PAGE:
Today is the day: Anschluss


He sat stoically waiting for news. A gramophone turned in the corner, the needle scratching over the shellac of the record. The music rose and fell, crescendos of horns and strings played out the movements of Bruckner’s seventh symphony. The plate of the gramophone turned on, the needle drawing closer to the centre. A tense feeling in the air, a tinge of heroism or was it dark and foreboding. Midnight came to pass, and beyond the doors from where the man sat in contemplation adjutants and officers sat huddled around a radio in the mountain retreat. Their ears listened, straining to hear the signal fading in and out as if in time with the music that barely penetrated the wooden doors behind them. The voice that stuttered with the airwaves was that of Wilhelm Miklas. Closer to the radio officer’s and adjutants leaned. Miklas was to resign, to protect shedding of brotherly blood, or rather to protect his family. The Austrian President was gone and in his stead Arthur Seyss-Inquart was to be proclaimed Chancellor.

The adjutants and officers brought the crystal of their schnapps glasses together whilst one stood. Now the sounds of hobnailed boots rang on the wooden floor, quick, short and sharp steps, two quick knocks followed and the wood of the door opened into the office where Bruckner still echoed amongst the furniture of vast proportions. The man in the chair looked to the adjutant and simply spoke, “how can anyone one say Austria is not German! Is there not anything more German than the old and pure Austrianess!” Looking into the penetrating stare of that had captured so many millions already the adjutant clicked his heels, raised his arm and cried “mein Führer!”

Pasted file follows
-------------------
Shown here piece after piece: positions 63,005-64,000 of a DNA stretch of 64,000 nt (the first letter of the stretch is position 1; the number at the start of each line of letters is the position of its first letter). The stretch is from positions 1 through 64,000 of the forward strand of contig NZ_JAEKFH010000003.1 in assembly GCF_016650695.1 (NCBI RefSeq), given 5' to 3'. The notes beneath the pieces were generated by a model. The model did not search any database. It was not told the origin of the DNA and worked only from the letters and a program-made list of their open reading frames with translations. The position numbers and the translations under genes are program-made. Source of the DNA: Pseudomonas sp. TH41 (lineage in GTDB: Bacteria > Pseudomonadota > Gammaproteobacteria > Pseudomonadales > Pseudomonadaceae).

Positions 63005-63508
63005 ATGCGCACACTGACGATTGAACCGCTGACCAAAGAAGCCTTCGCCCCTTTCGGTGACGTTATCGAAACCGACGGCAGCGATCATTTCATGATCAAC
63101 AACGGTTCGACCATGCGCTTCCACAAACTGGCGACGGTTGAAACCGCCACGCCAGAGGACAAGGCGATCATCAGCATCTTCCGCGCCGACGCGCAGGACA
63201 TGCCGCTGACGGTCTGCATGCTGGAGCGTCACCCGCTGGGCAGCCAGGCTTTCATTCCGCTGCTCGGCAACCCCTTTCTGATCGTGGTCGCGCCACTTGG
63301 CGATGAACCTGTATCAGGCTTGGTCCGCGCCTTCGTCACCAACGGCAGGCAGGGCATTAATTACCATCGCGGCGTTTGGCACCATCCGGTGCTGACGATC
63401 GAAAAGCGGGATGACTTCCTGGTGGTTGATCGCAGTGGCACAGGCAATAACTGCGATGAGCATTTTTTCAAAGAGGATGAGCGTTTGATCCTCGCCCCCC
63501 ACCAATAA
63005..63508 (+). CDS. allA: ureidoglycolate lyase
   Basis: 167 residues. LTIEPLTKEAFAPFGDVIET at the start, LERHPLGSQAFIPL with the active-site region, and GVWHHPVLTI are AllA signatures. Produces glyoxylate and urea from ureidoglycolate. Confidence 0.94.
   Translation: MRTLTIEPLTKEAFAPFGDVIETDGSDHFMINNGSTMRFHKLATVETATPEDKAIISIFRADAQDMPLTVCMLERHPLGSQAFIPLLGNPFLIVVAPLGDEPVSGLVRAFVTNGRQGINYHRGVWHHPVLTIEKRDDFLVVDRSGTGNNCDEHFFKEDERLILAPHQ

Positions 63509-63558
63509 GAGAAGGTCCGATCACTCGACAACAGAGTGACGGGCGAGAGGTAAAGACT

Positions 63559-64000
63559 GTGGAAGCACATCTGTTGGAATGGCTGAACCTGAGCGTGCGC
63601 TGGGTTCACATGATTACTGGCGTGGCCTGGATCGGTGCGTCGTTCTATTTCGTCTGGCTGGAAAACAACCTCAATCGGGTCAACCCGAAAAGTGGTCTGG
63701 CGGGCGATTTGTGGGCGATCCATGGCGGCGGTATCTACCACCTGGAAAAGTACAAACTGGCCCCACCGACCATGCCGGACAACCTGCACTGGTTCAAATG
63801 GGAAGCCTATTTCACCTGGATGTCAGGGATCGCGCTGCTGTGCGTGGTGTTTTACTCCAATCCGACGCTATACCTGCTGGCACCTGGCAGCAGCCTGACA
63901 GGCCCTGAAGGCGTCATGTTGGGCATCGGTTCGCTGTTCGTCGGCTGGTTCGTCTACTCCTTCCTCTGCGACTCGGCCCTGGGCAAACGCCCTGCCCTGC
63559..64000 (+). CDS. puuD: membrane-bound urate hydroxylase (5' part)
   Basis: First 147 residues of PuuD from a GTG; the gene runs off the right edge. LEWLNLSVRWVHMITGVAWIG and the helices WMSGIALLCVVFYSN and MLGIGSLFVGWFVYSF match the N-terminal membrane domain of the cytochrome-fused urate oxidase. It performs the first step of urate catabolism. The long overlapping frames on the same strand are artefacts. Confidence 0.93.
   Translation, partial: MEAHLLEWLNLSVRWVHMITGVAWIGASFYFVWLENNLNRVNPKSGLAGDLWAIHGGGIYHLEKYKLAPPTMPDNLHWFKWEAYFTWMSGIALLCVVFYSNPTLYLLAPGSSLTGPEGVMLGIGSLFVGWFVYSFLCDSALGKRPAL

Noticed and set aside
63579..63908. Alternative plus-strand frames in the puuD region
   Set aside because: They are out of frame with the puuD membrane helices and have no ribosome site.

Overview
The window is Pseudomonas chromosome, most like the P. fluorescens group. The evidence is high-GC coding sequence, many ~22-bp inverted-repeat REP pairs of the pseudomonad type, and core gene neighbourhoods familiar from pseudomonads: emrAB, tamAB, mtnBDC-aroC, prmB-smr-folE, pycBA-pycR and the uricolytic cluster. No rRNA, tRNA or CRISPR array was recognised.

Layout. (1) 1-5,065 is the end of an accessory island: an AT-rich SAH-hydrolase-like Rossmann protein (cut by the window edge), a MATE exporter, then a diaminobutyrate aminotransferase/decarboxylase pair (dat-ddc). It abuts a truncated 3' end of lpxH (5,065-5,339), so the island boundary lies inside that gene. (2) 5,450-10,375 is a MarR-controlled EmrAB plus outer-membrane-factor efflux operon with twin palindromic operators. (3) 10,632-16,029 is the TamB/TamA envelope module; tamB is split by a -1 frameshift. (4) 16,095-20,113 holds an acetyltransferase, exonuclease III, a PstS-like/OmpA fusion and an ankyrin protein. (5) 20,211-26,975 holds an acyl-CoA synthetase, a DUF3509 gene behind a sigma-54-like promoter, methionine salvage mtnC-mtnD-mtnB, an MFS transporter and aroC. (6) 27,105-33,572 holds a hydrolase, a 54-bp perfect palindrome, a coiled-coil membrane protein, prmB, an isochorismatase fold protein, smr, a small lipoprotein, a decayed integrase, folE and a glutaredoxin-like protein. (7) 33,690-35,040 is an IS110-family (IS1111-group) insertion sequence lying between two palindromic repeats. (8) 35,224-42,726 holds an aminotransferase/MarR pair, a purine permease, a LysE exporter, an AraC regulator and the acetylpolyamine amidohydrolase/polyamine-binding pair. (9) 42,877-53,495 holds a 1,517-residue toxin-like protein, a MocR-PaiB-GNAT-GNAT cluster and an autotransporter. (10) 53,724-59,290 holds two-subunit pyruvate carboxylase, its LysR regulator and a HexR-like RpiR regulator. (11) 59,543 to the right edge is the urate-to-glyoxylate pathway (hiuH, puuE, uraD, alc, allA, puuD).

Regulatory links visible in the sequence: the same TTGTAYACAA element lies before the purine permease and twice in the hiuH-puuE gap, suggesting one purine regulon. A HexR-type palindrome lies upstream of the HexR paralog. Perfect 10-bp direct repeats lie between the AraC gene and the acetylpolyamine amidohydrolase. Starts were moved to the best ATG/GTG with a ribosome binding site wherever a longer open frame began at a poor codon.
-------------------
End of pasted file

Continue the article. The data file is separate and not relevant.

The idea of a unified Germany, of all the German speaking peoples united, also known as pan-Germanism, was not a new one. The Holy Roman Empire had existed as a predominantly German speaking empire since the time of Henry the Fowler in the 10th century AD when he founded a medieval German state. This state would evolve under his successor Otto into the Holy Roman Empire that lasted until 1806 when it was dismembered and dissolved during the Napoleonic wars.

From the dismembering of the Holy Roman Empire, Germany existed as an idea. Neil McGregor’s book Germany does best to try and dissect exactly what it meant to be German, from arts to craftsmanship. However in simple regards it is those lands where the language is predominantly German.